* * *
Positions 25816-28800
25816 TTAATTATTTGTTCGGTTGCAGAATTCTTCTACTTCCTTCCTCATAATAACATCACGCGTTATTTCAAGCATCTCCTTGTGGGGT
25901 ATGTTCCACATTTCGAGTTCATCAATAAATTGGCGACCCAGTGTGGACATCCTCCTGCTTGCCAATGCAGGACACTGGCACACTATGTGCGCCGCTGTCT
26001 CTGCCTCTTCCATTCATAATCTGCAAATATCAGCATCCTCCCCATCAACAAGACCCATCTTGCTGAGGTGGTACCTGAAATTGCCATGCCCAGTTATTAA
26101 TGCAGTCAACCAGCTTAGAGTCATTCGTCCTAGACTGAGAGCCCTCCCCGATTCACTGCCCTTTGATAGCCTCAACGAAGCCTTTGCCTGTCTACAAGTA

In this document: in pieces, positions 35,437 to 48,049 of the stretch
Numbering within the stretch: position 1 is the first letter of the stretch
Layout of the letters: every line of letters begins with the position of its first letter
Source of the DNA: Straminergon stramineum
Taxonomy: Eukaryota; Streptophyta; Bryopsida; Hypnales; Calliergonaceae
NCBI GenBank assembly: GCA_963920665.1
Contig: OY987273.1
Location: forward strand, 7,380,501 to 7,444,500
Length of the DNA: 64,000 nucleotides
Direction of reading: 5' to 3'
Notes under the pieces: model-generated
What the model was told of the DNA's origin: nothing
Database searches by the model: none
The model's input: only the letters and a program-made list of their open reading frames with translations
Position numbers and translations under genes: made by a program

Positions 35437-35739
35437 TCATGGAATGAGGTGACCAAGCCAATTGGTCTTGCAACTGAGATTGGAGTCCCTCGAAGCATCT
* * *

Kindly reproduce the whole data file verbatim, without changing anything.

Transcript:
Positions 25816-28800
25816 TTAATTATTTGTTCGGTTGCAGAATTCTTCTACTTCCTTCCTCATAATAACATCACGCGTTATTTCAAGCATCTCCTTGTGGGGT
25901 ATGTTCCACATTTCGAGTTCATCAATAAATTGGCGACCCAGTGTGGACATCCTCCTGCTTGCCAATGCAGGACACTGGCACACTATGTGCGCCGCTGTCT
26001 CTGCCTCTTCCATTCATAATCTGCAAATATCAGCATCCTCCCCATCAACAAGACCCATCTTGCTGAGGTGGTACCTGAAATTGCCATGCCCAGTTATTAA
26101 TGCAGTCAACCAGCTTAGAGTCATTCGTCCTAGACTGAGAGCCCTCCCCGATTCACTGCCCTTTGATAGCCTCAACGAAGCCTTTGCCTGTCTACAAGTA

In this document: in pieces, positions 35,437 to 48,049 of the stretch
Numbering within the stretch: position 1 is the first letter of the stretch
Layout of the letters: every line of letters begins with the position of its first letter
Source of the DNA: Straminergon stramineum
Taxonomy: Eukaryota; Streptophyta; Bryopsida; Hypnales; Calliergonaceae
NCBI GenBank assembly: GCA_963920665.1
Contig: OY987273.1
Location: forward strand, 7,380,501 to 7,444,500
Length of the DNA: 64,000 nucleotides
Direction of reading: 5' to 3'
Notes under the pieces: model-generated
What the model was told of the DNA's origin: nothing
Database searches by the model: none
The model's input: only the letters and a program-made list of their open reading frames with translations
Position numbers and translations under genes: made by a program

Positions 35437-35739
35437 TCATGGAATGAGGTGACCAAGCCAATTGGTCTTGCAACTGAGATTGGAGTCCCTCGAAGCATCT